Other Online Resources

Other Lost and Found Pet Sites with Free Services

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Pet FBI shares all lost and found listings with Helping Lost Pets. Reports posted in either the Pet FBI database or the Helping Lost Pets database will be visible in both systems. Additionally, Pet FBI reports are shared with the network of Facebook pages maintained by Lost Dogs of America and Lost Cats of America.
Through this partnership, your lost or found post gets a wider reach and you receive assistance through the large network of volunteers who work with our four organizations.

Additional Resources

The sites listed below are either not-for-profit or offer some free feature. We encourage you to check them out.

  • Search for Lost and Found sites specific to your area. Many are organized by county. Your local shelters and humane societies may maintain their own databases. To find these, use a search engine with the key words “lost (or found) pets in (your area)”.
  • Craigslist free classifieds, Lost & Found section
  • HomeAgain is primarily a microchip registry but anyone can register a lost pet even if it is not microchipped and you can search their database.
  • LostFoundPets.us is a free public database unless you want to feature your pet on their front page, in which case there is a fee.
  • Nextdoor is a series of neighborhood sites, like a private social network for your neighborhood. Not strictly a lost and found site, but many people use it to report lost and found pets.
  • Lost Dogs of America has a wealth of useful information on their website. They have a network of Facebook pages dedicated to lost and found dog reports. Pet FBI reports for lost or found dogs are shared with their Facebook network.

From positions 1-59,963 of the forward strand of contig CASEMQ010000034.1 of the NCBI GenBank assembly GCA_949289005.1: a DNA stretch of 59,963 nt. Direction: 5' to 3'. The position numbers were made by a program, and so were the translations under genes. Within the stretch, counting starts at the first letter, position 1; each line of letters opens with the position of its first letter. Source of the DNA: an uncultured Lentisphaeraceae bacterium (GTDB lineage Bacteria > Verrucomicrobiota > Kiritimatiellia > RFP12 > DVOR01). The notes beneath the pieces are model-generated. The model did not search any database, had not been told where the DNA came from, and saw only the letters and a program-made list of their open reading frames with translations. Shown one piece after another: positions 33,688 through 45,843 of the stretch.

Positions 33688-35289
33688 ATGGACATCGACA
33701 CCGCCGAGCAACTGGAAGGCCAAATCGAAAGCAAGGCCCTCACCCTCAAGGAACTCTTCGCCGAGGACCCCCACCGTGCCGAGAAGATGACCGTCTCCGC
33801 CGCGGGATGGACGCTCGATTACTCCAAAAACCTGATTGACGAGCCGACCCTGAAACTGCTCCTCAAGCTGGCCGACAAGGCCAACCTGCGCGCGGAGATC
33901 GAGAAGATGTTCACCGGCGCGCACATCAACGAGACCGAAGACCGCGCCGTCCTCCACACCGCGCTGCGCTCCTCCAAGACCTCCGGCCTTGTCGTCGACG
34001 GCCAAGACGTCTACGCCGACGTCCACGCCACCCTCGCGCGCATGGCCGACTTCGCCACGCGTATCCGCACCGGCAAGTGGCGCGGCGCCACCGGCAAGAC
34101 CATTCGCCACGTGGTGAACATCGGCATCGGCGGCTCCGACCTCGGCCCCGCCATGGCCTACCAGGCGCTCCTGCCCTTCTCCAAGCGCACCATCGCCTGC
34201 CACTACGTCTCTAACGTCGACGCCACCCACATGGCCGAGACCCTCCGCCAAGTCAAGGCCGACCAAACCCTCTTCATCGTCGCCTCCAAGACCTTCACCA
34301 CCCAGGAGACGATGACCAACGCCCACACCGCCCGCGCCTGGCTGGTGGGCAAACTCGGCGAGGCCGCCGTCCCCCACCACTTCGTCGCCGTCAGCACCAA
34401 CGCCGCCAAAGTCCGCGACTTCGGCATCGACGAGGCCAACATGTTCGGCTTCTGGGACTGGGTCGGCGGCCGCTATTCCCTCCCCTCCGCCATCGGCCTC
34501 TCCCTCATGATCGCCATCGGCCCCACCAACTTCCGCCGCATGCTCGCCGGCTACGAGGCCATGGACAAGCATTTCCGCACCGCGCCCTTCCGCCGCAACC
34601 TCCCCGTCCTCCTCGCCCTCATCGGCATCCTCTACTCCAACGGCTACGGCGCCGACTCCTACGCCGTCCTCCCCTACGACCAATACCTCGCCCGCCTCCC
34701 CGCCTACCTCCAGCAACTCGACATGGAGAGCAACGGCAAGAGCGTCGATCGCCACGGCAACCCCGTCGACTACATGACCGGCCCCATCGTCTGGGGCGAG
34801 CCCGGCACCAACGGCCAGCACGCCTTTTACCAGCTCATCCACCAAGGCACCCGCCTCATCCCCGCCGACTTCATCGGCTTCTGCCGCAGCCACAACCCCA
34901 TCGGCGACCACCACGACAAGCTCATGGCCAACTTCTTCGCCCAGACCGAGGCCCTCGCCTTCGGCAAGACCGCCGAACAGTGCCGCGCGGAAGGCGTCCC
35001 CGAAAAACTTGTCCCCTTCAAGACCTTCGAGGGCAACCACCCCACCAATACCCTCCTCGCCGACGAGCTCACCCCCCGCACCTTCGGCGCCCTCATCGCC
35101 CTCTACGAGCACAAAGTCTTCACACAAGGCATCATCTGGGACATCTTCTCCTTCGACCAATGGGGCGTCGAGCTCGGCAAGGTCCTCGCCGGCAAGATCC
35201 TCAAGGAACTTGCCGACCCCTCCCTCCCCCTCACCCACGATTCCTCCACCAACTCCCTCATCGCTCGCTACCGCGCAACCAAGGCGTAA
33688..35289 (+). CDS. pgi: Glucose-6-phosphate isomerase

• The Center For Lost Pets is a free database for dogs and cats only.
  • Finding Rover uses facial recognition to match lost and found pets. You will need a good photo of your pet.
  • Helping Lost Pets is a free database for all lost or found pets. Your Pet FBI report will automatically be shared to this site.
  • Fido Finder and Tabby Tracker allow you to search for free, but you have to pay extra to include your own report with a picture or a phone number. They also say they will alert nearby shelter(s) for a small fee, but only shelters that have registered with them.

There are numerous lost and found pet sites on the web…

There are many for-profit sites that charge a fee to assist in finding your lost pet. Should you decide to pay a commercial lost and found contact service or a pet detective you should research their reviews and check with the Better Business Bureau where they are located. You may be contacted by them through the information you gave on a not-for-profit site. They offer various services for a fee.

Based on all the experience we have had since 1998 when we began helping people recover lost pets this is what we have found:

Useful Services: Creating posters, or mailing postcard notices to neighbors and local vets. Maintaining a database.

Less Effective Services:

1) Making robo-calls to neighbors  (How can you be sure to reach the neighbors who only have cell phones?)

2) Emailing or robo-calling shelters and humane societies. The sad fact is that most shelters have just too many animals to deal with and they are too busy taking care of those animals to follow up on all the lost and found reports they receive. YOU MUST GO IN PERSON TO YOUR LOCAL SHELTER(S) EARLY AND OFTEN , at least every other day, preferably every single day for several weeks. This is especially true in large urban areas where shelters may have hundreds of cats and dogs impounded.

Do not be lulled into doing nothing more because you have paid some company to make contacts for you. By using the information on this site, you can identify the agencies where your pet is most likely to turn up and go there or at least make frequent personal inquiries. That will be more effective than a single notice sent by a commercial web site.

Conventional wisdom: Most recoveries take place through shelters.
Fact: Various studies show that only 17-30% of dogs in shelters are ever reclaimed by their owners and less that 2% of cats!

Wouldn’t it be great if all the information were gathered in one place?

Just as there is a single national registry for stolen cars, there should be a single database for lost and found pets that everybody would use: individuals, shelters, animal control, rescues and so on. Please help us make Pet FBI “information central” for lost and found pets. The more people who use it, the better it will work.

You can help promote the use of the Pet FBI database by suggesting it to the agencies in your area, to your vet, pet supply stores, groomers, friends, family and so on.